I’m not perfect. I’ve made mistakes, and all I can do is try to learn from them. We all make mistakes. In the past, when such mistakes have occurred in Student Government, the offenders were given the opportunity within the context of Student Government to learn the drill.
Honest mistakes not made in malice but because of an inexperience, I would think, would be better handled by teamwork and solidarity rather than alienation (sic). This is what I ask of you all today. I want nothing more than to represent the interests of the student body and I know that is the motivation in your own hearts too.
I hope that we can work together to find ways to continue the great mission of Student Government and, above all, to work toward the common Christian goals of faith, hope and love. Thank you.”
Valentine then opened the floor for debate.
Gessler made the first comment, saying, “We are all indeed entitled to mistakes. However, when you are warned a half a dozen times by the president, the vice president, the chief justice and a senator, that brings into question if you really are making mistakes or if you are simply trying to make the media stir.”
Sen. Samantha Martinez stressed the “need to reiterate (the) comments from Monday for the sake of the minutes and for (the) transparency (Student Government is) striving for.”
Martinez continued, “I feel like everyone involved (in Student Government) should have the utmost respect for this organization and our purpose, which is to serve our clubs and our student body to the best of our abilities. If there are members of Student Government who do not support this mission or act in a way that is in opposition to this mission, whether that be through (malicious) intentions or not, the actions and words of the said senator have defeated that purpose.”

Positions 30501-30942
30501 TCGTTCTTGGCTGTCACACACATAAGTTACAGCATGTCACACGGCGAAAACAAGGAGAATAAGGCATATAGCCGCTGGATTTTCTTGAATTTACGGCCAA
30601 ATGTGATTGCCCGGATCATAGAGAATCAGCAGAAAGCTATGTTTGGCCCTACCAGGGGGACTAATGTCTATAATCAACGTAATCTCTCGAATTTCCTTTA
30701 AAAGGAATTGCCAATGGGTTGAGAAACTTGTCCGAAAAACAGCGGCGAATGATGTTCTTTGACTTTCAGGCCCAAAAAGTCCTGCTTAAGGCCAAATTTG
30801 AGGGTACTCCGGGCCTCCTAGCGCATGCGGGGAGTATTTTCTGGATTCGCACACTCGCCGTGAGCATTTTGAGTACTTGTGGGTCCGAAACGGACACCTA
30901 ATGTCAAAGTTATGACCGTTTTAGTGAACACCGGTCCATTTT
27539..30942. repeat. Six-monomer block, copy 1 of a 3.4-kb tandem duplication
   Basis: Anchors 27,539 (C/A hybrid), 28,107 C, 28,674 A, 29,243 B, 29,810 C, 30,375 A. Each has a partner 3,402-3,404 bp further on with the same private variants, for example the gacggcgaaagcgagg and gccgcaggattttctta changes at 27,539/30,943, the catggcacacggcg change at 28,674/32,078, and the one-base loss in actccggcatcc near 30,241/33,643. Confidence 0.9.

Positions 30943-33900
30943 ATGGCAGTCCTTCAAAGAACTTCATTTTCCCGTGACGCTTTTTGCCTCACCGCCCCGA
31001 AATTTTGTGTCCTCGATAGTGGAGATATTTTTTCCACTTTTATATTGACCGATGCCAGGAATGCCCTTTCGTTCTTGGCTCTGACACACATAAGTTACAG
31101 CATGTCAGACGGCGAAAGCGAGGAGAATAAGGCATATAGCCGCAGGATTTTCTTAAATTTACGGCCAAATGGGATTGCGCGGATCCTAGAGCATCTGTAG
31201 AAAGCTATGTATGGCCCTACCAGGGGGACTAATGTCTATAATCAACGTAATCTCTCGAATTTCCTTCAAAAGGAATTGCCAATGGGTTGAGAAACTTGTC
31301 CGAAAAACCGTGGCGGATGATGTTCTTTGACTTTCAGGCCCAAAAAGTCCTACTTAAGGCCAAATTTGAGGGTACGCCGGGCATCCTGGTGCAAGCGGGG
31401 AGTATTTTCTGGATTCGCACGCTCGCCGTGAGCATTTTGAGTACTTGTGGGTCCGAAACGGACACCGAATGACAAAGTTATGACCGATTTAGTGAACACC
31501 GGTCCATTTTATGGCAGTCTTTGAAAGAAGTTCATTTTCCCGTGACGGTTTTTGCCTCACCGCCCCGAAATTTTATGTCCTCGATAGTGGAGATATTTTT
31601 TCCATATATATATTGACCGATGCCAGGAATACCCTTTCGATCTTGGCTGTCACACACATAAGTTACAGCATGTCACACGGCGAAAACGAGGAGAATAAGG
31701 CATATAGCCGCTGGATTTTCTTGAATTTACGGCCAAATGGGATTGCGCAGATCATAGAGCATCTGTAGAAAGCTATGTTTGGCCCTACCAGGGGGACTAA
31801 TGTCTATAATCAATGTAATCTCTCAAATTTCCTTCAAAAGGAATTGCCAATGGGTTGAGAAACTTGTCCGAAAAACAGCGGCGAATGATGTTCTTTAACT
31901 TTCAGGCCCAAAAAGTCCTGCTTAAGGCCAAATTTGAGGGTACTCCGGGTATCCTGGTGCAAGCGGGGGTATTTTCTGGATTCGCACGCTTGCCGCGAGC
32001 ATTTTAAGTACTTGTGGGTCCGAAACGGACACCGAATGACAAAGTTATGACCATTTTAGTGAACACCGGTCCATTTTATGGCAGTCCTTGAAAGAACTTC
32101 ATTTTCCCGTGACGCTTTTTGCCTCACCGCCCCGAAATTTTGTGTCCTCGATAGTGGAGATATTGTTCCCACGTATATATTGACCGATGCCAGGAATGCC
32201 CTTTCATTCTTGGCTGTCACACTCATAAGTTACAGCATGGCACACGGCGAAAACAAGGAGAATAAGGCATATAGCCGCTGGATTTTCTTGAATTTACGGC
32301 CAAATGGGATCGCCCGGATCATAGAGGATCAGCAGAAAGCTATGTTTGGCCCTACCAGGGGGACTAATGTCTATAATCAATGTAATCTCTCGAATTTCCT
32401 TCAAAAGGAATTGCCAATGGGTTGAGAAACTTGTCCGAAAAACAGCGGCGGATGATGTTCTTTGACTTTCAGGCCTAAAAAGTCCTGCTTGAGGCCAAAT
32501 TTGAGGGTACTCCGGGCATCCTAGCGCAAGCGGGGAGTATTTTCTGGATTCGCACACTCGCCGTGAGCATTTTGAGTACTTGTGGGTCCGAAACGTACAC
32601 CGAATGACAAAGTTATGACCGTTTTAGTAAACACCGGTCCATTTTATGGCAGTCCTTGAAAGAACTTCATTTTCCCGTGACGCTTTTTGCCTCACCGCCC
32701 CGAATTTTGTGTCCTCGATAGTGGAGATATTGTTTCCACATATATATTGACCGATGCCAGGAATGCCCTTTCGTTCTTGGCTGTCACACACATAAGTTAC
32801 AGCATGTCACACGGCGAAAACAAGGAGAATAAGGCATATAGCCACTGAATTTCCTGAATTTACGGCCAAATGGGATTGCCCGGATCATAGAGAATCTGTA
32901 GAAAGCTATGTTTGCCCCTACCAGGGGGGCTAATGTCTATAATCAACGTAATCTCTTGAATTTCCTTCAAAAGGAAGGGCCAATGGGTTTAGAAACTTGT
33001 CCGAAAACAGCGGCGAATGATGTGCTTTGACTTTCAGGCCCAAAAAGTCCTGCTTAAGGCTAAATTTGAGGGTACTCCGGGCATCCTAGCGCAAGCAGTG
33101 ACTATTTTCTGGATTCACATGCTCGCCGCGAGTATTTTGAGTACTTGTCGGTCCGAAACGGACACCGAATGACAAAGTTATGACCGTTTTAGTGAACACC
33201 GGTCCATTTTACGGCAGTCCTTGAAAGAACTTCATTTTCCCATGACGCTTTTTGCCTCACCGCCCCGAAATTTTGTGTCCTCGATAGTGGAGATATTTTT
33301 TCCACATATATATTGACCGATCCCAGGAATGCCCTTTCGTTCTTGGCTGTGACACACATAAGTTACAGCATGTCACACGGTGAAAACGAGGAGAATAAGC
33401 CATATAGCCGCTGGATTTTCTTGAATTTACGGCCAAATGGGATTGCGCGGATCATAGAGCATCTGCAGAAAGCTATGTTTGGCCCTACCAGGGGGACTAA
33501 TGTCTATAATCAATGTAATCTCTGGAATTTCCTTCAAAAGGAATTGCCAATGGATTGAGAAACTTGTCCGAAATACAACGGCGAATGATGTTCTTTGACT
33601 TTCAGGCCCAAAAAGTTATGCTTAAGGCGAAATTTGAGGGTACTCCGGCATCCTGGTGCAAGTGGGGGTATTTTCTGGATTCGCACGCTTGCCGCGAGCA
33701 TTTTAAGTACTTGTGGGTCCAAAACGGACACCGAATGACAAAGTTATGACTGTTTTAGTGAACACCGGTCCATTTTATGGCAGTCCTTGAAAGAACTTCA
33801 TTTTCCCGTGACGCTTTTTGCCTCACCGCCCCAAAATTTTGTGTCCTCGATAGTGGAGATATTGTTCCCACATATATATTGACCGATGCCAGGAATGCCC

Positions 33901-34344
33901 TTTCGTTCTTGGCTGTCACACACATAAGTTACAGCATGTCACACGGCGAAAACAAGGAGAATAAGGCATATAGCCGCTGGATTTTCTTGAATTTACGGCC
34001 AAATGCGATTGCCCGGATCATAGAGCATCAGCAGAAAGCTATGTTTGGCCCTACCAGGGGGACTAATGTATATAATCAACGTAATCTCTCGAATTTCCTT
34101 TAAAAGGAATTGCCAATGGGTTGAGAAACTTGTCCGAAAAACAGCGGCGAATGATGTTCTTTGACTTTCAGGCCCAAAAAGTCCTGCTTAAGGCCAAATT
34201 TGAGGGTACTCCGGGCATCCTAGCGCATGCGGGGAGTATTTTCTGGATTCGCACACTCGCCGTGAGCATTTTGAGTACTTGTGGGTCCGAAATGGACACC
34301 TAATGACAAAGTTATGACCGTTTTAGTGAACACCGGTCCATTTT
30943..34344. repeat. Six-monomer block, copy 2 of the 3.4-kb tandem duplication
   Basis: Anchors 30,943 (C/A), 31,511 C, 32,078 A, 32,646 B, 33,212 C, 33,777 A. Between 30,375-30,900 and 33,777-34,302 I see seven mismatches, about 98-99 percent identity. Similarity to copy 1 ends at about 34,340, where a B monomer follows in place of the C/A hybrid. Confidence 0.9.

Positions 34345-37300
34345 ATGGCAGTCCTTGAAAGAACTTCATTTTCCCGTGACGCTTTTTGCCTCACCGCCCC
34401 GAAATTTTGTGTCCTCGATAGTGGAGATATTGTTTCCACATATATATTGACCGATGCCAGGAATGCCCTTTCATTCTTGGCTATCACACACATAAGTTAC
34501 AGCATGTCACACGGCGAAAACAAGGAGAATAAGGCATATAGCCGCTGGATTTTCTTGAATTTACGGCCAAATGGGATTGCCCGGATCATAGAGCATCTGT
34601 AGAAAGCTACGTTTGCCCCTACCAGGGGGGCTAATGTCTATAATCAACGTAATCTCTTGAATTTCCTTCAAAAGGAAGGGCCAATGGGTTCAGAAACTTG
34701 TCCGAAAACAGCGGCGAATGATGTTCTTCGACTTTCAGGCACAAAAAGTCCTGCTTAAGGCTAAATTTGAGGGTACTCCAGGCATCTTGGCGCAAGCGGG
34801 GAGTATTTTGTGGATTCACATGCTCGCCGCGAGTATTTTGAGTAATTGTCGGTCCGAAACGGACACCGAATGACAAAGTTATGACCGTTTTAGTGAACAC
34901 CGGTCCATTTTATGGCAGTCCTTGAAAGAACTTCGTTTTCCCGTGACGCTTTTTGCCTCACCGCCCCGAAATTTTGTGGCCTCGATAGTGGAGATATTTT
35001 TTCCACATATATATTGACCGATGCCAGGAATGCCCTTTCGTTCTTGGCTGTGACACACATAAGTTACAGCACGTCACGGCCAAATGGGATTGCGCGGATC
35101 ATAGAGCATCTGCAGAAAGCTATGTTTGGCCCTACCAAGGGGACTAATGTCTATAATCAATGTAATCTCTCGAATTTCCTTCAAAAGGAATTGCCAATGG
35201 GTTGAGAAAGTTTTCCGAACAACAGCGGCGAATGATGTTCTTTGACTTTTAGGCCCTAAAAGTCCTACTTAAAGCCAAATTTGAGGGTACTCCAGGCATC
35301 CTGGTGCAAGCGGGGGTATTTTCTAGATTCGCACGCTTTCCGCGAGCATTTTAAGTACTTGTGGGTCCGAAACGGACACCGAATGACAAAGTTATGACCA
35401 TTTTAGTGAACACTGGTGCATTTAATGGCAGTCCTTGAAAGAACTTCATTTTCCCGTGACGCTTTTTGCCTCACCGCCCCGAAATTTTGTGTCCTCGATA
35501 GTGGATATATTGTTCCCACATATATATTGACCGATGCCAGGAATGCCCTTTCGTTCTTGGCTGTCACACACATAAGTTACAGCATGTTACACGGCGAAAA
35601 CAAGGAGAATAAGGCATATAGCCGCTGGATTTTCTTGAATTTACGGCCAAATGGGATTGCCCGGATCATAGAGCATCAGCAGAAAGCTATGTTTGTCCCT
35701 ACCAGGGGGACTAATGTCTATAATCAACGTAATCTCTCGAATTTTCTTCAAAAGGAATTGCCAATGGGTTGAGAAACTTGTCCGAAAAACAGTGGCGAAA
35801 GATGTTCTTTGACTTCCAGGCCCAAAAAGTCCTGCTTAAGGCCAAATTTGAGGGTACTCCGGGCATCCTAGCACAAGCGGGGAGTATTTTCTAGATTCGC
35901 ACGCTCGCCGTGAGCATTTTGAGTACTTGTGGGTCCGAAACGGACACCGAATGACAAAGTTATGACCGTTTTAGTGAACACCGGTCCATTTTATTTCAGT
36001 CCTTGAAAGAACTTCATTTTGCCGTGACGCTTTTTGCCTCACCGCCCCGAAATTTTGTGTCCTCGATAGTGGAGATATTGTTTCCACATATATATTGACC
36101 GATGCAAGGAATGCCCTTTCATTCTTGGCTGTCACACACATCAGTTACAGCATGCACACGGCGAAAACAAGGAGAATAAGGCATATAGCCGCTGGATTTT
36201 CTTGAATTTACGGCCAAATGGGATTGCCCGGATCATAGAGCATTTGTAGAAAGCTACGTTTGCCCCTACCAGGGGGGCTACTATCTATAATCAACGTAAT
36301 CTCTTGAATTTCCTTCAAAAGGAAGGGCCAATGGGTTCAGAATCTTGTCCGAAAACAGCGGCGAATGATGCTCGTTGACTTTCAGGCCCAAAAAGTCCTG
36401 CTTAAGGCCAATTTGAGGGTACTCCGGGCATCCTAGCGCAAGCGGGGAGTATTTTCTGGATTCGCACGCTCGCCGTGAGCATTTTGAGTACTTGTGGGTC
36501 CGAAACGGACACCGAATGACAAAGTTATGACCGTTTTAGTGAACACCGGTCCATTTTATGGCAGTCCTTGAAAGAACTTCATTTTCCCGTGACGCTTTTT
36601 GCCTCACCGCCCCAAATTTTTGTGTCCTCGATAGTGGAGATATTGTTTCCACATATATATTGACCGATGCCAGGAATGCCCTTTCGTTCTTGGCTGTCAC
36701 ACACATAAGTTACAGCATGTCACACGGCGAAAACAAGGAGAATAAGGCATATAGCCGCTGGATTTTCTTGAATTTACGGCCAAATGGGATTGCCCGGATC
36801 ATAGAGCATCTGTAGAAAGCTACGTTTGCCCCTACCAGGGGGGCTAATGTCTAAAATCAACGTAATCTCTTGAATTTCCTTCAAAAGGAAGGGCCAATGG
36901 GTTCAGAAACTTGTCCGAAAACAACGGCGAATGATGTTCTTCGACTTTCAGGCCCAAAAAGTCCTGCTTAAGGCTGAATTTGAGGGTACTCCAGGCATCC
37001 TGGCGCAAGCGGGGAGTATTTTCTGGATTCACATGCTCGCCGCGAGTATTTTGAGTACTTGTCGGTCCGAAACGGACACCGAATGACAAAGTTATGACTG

Hughes said that the offenses committed by Lock were subject for impeachment but that action is not something he wanted to do or co-sponsor.
Sen. Daniel Smith added, “We are all entitled to our free speech, but I must recognize the grievous injury that has been done to the Student Government’s reputation.”
Sen. Andrea Moury also voiced her support of Lock’s impeachment, pointing out how he acted without decorum at the formal meeting Oct. 28, in response to anonymous posts made about him on the social media network Yik Yak.
Suspecting that the authors of said posts were members of Student Government, Lock called for them to address him face-to-face instead, threatening to punch someone if he so chose.
Moury also highlighted the fact that Lock “liked” several disrespectful comments toward Student Government on Facebook, which included the slander of specific members of Student Government, thus, seemingly endorsing those comments.
Shaw said, “The actions of the senator in question have wreaked havoc on Student Government’s reputation. … The language has been very injurious and we cannot afford this. It’s too much of a liability for this group and, unfortunately, I think the only remedy is to remove Sen. Lock. ”